This is also the case of the Supplemental Nutrition Assistance Program (SNAP), which had benefited under the American Recovery and Reinvestment Act of 2009 from additional funding that elapsed on 1 November. Yet 47.7 million beneficiaries (15% of the population) received food stamps this year. According to the CBPP, the 7% cut in the program’s funds should result in a decrease of 4 million in the number of beneficiaries.

Another example: the housing benefits for the 2.1 million families who cannot find decent housing will also be affected by the termination of the budget extensions introduced in 2009 and the automatic cuts. If the budget is not renewed, from 125,000 to 185,000 of the families receiving benefits at end 2012 will no longer receive aid at end 2014.

According to the information currently available, a minimum agreement on the Budget Conference Committee seems to be emerging. The cuts in the defense budget could be approved [5], while eventual increases in public utility charges would be used to fund budget extensions for some social programs and lighten the impact of the automatic cuts. Last April, President Obama presented his Draft 2014 Budget to Congress. At that time he proposed to remove the procedures for automatic cuts, to reduce the debt in the long term through an extensive fiscal reform, and in the shorter term to defer a portion of the 2014 budget cuts to fiscal years 2015 and 2016 in order to boost growth. The agreement, which is likely to be presented to Congress by 13 December, will undoubtedly not be this ambitious. Faced with Republican (the majority in the House of Representatives) partisans of additional savings, the Democrats (the majority in the Senate) will find it difficult to defend an increase in public spending in 2014 and to adopt a fiscal policy that is less harmful to growth this year than it was in 2013.

 


[1] After not having been adopted by Congress, the 2014 budget has been financed since 16 October by a Continuing Resolution (see note 2) on the basis of the 2013 budget amounts. The Resolution is retroactive from the 1st day of the 2014 fiscal year, i.e. 1 October 2013, until 15 January 2014.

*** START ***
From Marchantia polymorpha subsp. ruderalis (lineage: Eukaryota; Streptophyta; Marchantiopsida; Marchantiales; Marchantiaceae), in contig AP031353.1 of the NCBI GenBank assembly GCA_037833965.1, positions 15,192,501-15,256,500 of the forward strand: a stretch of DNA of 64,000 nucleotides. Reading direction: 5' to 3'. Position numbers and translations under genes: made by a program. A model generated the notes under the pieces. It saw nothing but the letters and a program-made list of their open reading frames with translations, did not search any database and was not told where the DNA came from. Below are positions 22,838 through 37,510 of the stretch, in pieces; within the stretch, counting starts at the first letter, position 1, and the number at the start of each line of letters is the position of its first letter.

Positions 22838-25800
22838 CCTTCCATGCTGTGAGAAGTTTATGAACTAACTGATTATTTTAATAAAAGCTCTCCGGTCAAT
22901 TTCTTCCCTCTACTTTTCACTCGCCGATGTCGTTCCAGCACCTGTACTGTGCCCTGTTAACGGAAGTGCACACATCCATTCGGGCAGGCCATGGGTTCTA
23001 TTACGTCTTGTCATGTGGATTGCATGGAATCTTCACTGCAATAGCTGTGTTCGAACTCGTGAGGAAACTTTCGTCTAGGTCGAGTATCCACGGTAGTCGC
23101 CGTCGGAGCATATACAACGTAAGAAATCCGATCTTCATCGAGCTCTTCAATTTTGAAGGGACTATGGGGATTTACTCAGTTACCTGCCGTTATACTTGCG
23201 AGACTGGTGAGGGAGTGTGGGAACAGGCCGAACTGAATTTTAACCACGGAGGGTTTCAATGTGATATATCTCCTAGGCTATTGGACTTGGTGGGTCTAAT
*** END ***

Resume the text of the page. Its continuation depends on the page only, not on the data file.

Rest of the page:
[2] A Continuing Resolution is a temporary resolution passed by Congress that is used to extend the appropriations made the previous fiscal year to the current fiscal year, while waiting for new measures to be approved.

[3] According to the CBPP, if all the deficit reduction measures adopted since 2010 in the 2011 Budget, the Budget Control Act of 2011 and the American Taxpayer Relief Act of 2012 are taken into account, the cumulative impact on the deficit would be 4000 billion over the period 2014-2023, i.e. the equivalent of 24% of 2013 GDP.

[4] Discretionary spending (33% of federal spending) is spending for which the budgets are voted on an annual basis, unlike mandatory spending (61%), which is based on programs covered by prior law. The spending side of the government’s fiscal policy rests mainly on changes in discretionary spending, which are structural expenditure.

[5] Expenditure related to defense had already fallen by 13.1% in real terms between Q3 2010 and Q3 2013.

 




Higher taxes – a solution to the crisis?

By Mario Amendola, Jean-Luc Gaffard and Fabrizio Patriarca